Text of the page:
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Forum topic by Brett posted 11-21-2011 08:03 PM 618 views 0 times favorited 4 replies Add to Favorites Watch
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Brett

632 posts in 1373 days


11-21-2011 08:03 PM

My parents are visiting for the Thanksgiving week, and over the weekend my dad presented me with an old Stanley Bailey No.4 hand plane that used to belong to his dad (and maybe his dad’s dad before him);

Even though it’s a Sweetheart plane from the ‘20s or ‘30s, the top end of the plane iron is heavily mushroomed, as if someone had repeatedly used a hammer to adjust the depth of cut. On the other hand, the plane iron appears to be full length; the iron cannot be raised any higher by the brass adjustment wheel, so it appears to have been sharpened very little.

So there’s the mystery—the iron length indicates very little usage (and the whole plane shows very little wear), but the mushroomed end indicates it may have been used a lot.

Any possible explanations?

-- More tools, fewer machines.


4 replies so far

View Smitty_Cabinetshop's profile

Smitty_Cabinetshop

10054 posts in 1308 days


#1 posted 11-21-2011 08:14 PM

One theory:

- Iron was removed and used as a chisel at some point. Might only have been one task, but you never know. In a pinch, your ancestor(s) used what’s available.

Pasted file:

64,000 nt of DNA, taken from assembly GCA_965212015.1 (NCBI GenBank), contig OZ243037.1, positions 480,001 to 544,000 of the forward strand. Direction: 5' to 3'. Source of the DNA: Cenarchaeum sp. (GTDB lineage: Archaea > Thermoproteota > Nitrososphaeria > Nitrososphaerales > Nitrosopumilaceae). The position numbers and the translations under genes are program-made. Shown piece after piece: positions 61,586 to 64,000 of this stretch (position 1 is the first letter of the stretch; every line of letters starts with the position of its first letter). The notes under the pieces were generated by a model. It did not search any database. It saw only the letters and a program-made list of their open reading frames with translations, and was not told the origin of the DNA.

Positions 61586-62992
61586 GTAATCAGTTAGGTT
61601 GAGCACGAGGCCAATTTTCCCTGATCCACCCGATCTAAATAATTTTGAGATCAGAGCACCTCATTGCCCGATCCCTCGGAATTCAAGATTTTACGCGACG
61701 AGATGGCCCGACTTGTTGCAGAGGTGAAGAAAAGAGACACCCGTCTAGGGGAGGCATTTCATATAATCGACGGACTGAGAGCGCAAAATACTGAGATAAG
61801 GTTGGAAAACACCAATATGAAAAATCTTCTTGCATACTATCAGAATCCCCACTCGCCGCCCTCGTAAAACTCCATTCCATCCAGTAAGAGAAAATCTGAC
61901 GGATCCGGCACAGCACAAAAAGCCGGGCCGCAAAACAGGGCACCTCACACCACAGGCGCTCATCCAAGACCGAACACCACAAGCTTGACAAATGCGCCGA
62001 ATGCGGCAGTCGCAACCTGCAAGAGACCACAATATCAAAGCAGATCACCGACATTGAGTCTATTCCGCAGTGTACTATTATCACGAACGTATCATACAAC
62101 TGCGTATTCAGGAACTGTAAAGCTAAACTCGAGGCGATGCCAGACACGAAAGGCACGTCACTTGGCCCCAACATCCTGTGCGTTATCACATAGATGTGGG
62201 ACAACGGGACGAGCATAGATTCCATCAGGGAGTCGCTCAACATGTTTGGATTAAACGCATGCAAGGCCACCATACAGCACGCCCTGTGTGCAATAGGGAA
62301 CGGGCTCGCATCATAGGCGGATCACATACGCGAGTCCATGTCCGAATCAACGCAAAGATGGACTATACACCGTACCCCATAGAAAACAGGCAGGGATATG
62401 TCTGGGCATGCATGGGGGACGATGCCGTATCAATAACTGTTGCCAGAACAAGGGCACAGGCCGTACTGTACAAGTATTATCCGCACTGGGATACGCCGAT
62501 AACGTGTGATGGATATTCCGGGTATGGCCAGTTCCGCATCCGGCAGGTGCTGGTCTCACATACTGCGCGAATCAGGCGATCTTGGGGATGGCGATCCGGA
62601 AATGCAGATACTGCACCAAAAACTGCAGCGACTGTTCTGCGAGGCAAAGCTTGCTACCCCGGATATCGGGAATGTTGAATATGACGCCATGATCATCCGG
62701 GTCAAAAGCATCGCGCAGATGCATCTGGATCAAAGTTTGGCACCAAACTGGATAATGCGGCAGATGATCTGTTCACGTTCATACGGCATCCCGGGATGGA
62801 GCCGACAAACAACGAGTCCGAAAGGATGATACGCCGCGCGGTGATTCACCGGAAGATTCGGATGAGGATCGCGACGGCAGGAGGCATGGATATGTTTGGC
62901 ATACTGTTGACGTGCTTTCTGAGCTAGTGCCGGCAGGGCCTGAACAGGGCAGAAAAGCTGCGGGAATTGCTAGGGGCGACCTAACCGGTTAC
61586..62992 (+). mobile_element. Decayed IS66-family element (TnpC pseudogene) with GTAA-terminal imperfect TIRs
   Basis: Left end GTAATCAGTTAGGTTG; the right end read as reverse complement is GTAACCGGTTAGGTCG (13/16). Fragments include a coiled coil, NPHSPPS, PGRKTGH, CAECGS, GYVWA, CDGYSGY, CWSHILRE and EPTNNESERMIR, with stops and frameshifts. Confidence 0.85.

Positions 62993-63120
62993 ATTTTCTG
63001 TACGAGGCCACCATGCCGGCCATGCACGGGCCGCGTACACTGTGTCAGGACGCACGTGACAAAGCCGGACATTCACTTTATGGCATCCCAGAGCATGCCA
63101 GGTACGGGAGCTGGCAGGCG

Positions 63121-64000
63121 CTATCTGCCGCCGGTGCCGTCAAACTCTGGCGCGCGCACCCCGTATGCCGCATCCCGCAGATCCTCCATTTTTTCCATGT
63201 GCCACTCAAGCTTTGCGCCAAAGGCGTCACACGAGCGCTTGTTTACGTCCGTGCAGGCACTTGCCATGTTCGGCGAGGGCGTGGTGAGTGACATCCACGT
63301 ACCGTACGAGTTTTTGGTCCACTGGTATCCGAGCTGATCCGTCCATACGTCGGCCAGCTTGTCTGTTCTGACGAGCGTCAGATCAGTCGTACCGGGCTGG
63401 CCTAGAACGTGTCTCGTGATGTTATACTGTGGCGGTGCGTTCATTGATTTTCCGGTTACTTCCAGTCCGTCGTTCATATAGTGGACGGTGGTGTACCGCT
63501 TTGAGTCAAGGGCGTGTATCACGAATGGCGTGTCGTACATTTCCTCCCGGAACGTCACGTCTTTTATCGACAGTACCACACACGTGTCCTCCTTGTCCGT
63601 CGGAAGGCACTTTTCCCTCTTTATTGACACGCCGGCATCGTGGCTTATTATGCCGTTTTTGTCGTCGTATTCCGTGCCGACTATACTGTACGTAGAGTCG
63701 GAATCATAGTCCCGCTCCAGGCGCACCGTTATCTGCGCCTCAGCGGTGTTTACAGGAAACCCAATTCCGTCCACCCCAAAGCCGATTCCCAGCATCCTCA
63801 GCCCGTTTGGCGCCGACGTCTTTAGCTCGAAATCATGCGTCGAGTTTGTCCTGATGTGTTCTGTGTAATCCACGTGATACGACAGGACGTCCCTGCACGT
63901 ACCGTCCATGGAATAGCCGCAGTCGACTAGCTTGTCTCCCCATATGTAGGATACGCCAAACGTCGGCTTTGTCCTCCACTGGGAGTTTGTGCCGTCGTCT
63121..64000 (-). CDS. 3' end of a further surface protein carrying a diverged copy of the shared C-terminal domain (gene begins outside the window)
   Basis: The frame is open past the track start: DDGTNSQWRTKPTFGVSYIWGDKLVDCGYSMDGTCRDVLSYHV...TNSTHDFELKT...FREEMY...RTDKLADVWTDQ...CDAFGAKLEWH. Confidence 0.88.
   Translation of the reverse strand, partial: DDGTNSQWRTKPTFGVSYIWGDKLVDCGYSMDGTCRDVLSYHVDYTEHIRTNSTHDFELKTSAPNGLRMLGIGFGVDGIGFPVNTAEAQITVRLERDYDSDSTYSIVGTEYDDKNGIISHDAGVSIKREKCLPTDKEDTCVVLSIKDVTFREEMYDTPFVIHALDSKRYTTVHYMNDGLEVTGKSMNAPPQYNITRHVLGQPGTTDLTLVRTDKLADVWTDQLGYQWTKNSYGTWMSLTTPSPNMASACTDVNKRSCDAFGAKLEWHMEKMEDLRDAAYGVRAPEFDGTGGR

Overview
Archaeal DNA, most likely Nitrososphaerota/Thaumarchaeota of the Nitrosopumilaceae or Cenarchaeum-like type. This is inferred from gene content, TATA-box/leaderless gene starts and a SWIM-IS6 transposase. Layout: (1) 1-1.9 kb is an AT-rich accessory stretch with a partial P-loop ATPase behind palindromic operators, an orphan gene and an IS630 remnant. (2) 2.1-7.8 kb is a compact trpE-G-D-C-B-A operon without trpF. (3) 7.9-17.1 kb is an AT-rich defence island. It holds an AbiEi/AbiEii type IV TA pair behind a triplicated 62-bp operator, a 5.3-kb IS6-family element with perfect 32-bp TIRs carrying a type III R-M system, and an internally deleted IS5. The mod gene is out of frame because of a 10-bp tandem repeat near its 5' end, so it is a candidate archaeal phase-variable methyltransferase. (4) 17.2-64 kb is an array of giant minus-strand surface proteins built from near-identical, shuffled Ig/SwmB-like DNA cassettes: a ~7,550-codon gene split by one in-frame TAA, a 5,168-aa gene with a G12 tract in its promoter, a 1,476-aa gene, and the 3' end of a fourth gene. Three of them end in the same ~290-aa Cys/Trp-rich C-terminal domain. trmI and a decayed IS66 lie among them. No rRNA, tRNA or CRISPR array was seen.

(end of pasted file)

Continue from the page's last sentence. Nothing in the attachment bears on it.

Mushrooming the end of a mostly full iron via hammer taps alone isn’t very likely. So I definetly share the ‘mystery’ conclusion.

-- Don't anthropomorphize your handplanes. They hate it when you do that. -- OldTools Archive

View ShaneA's profile

ShaneA

5351 posts in 1288 days


#2 posted 11-21-2011 08:19 PM

I am with smitty, it was probably used as a chisel in a pinch.

View drfunk's profile

drfunk

223 posts in 1367 days


#3 posted 11-22-2011 03:40 AM

Interesting. I have a couple planes like this and I always thought it was from the poor habits of users of wedge based planes. Smitty’s explanation is much more logical.

View racerglen's profile

racerglen

2327 posts in 1470 days


#4 posted 11-22-2011 02:08 PM

Ditto Drfunk, even worse I’ve got a couple of irons that way that were also sharpened with an angle grinder..both sides…and that wasn’t ancestral damage !

-- Glen, Vernon B.C. Canada

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